The Brilliant Predictability of Aaron Sorkin
by Molly Jo Realy (@MollyJoRealy)

A cup of hot tea. A snuggle from the cat. Adding a few hundred words to my current work in progress. And Aaron Sorkin’s writing.

All things that make me feel pretty good about life.

They say, “write what you know.” (And by “they,” I mean some unquantifiable entity that holds the cosmos of my future in its unknown hands; and by “hands,” I mean, anything with a death-grip that challenges me to come and take what’s rightfully mine out of its grasp. Ooh. I’m sensing some definite heroic writing in my future.) Oh. Wait. Right. This isn’t about me.

Well, it sort of is.

I don’t know if you’re aware or not (snark, snark), but I have a huge affinity for The West Wing. Yup. Every winter I watch the complete DVD set. Just so happens I finished my yearly viewing the same day the Big Snow hit the Deep South. Translation: three weeks ago, I woke up to about seven inches of snow and ice, and couldn’t get to work for a few days.

So I binged. No, not food binge ~ although I must say, I learned some great cocoa/coffee blends that will knock your wintry socks off!

Nah. I decided to do a Smart TV search for all things Sorkin. And an online inquiry. Y’all. The jury is in. Sorkin is a behind-the-scenes genius.

He not only tells a story well, he tells the story of the story.

What is it about any backstory that gets our attention? Well, as Mr. Sorkin puts it, “There really isn’t a story that you can’t tell inside of it.”

There’s a brilliant predictability expected when watching anything Sorkin has written. I find comfort in knowing when I watch something he’s written or directed (or hopefully, both), I’ll be enlightened into some aspect I didn’t know before, but in a way only he can tell. His knack for writing and portraying the beauty of a messy life before the curtain goes up and the show goes on. The closed-door politics of how and when to say something to the masses without insulting anyone (or everyone). The negotiations to gather more information without betraying a confidence. And the imperfect humanity of it all. It’s simply beautiful.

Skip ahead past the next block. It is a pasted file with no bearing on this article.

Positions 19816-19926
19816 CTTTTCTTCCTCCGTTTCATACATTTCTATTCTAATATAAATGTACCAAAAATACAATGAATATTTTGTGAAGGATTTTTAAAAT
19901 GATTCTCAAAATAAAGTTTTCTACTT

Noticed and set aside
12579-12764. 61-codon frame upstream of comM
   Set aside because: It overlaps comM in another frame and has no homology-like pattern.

As a viewer, we feel like we’ve been invited into the inner sanctum, given a glimpse the general public doesn’t get. Sorkin makes us feel special.

And the jokes. I’ve not seen anything official, but I bet Aaron Sorkin’s favorite joke is, “Why do they only eat one egg in France? Because in France, one egg is un oeuf.”

Sorkin is well-known for writing fast-paced dialogues, inspiring monologues, and perfecting the Walk and Talk in which multiple characters hold important conversations while transitioning from one location to another.

You may be thinking you’re unfamiliar with most of his work. Trust me. You’re not. Even if you haven’t seen everything, you’ve most likely seen quite a few:

TV Shows:
Sports Night
The West Wing
Studio 60 on the Sunset Strip
The Newsroom

Movies:
A Few Good Men
Malice
The American President
The Rock
Bulworth
Enemy of the State
Charlie Wilson’s War
The Social Network
Moneyball
Steve Jobs
Molly’s Game
The Trial of the Chicago 7
Being the Ricardos

His writing has a sense of string theory running through it. The American President has plot lines, quotes, and actors later found in The West Wing. A joke from the West Wing is repeated in The Trial of the Chicago 7. Sports Night (a comedy) and The Newsroom (a drama) show the unseen side of television ~ good and bad. And it goes on, and on, and on.

Aaron Sorkin not only writes what he knows, he does it so well, we don’t realize what we didn’t know it until it’s over and we’re left with an a-ha! moment of sudden realization that the details, the story, the behind-the-scenes, and Sorkin himself, are all genius. It’s never un oeuf. *SORRY. I know. I’m cringing, too.*

It’s what all writers aspire to be: necessary, compelling, enlightening … but most of all, authentically human.

I kinda wanna be like him when I grow up.

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Your Turn Tuesday:
What’s your favorite Aaron Sorkin show or movie?

Come alive, stay wild, and savor the journey!

Molly Jo Realy, Bohemian HurricaneAuthor of the romantic location mystery novel, NOLA, Molly Jo Realy is an award-winning writer and author coach. She likes smiling. Smiling’s her favorite. She encourages people to embrace their unique talents to come alive and stay wild every day. Addicted to cats, coffee, pens, and planners, in no particular order. Savor the journey, y’all.
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